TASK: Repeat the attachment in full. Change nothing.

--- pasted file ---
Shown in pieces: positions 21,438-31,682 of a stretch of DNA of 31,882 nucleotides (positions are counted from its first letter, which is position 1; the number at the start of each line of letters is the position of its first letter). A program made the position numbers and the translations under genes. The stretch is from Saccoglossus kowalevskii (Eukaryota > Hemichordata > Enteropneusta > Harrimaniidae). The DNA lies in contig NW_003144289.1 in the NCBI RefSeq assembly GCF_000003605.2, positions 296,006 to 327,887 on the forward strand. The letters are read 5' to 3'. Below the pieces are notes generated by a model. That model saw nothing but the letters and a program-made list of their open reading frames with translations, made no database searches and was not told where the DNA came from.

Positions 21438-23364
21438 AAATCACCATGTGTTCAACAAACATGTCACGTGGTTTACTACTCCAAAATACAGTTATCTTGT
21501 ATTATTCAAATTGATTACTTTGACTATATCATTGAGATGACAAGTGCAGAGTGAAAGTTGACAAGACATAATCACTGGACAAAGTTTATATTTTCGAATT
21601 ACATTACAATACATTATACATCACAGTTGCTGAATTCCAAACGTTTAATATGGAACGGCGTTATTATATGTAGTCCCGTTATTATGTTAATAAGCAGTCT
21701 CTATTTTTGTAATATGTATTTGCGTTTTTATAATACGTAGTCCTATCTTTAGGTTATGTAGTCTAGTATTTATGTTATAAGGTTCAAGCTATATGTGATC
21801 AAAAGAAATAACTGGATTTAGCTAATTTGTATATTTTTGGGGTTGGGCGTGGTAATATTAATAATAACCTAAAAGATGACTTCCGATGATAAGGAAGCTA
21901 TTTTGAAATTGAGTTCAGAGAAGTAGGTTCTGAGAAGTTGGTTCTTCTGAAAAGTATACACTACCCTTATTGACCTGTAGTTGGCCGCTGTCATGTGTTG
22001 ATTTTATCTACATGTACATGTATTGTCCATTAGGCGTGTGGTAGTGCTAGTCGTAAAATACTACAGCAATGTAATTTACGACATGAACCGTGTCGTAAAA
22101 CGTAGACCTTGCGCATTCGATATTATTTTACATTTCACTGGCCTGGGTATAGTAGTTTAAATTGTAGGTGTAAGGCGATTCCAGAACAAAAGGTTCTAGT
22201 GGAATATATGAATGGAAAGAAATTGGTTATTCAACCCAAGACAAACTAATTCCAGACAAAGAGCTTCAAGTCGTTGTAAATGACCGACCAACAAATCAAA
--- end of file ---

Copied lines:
Shown in pieces: positions 21,438-31,682 of a stretch of DNA of 31,882 nucleotides (positions are counted from its first letter, which is position 1; the number at the start of each line of letters is the position of its first letter). A program made the position numbers and the translations under genes. The stretch is from Saccoglossus kowalevskii (Eukaryota > Hemichordata > Enteropneusta > Harrimaniidae). The DNA lies in contig NW_003144289.1 in the NCBI RefSeq assembly GCF_000003605.2, positions 296,006 to 327,887 on the forward strand. The letters are read 5' to 3'. Below the pieces are notes generated by a model. That model saw nothing but the letters and a program-made list of their open reading frames with translations, made no database searches and was not told where the DNA came from.

Positions 21438-23364
21438 AAATCACCATGTGTTCAACAAACATGTCACGTGGTTTACTACTCCAAAATACAGTTATCTTGT
21501 ATTATTCAAATTGATTACTTTGACTATATCATTGAGATGACAAGTGCAGAGTGAAAGTTGACAAGACATAATCACTGGACAAAGTTTATATTTTCGAATT
21601 ACATTACAATACATTATACATCACAGTTGCTGAATTCCAAACGTTTAATATGGAACGGCGTTATTATATGTAGTCCCGTTATTATGTTAATAAGCAGTCT
21701 CTATTTTTGTAATATGTATTTGCGTTTTTATAATACGTAGTCCTATCTTTAGGTTATGTAGTCTAGTATTTATGTTATAAGGTTCAAGCTATATGTGATC
21801 AAAAGAAATAACTGGATTTAGCTAATTTGTATATTTTTGGGGTTGGGCGTGGTAATATTAATAATAACCTAAAAGATGACTTCCGATGATAAGGAAGCTA
21901 TTTTGAAATTGAGTTCAGAGAAGTAGGTTCTGAGAAGTTGGTTCTTCTGAAAAGTATACACTACCCTTATTGACCTGTAGTTGGCCGCTGTCATGTGTTG
22001 ATTTTATCTACATGTACATGTATTGTCCATTAGGCGTGTGGTAGTGCTAGTCGTAAAATACTACAGCAATGTAATTTACGACATGAACCGTGTCGTAAAA
22101 CGTAGACCTTGCGCATTCGATATTATTTTACATTTCACTGGCCTGGGTATAGTAGTTTAAATTGTAGGTGTAAGGCGATTCCAGAACAAAAGGTTCTAGT
22201 GGAATATATGAATGGAAAGAAATTGGTTATTCAACCCAAGACAAACTAATTCCAGACAAAGAGCTTCAAGTCGTTGTAAATGACCGACCAACAAATCAAA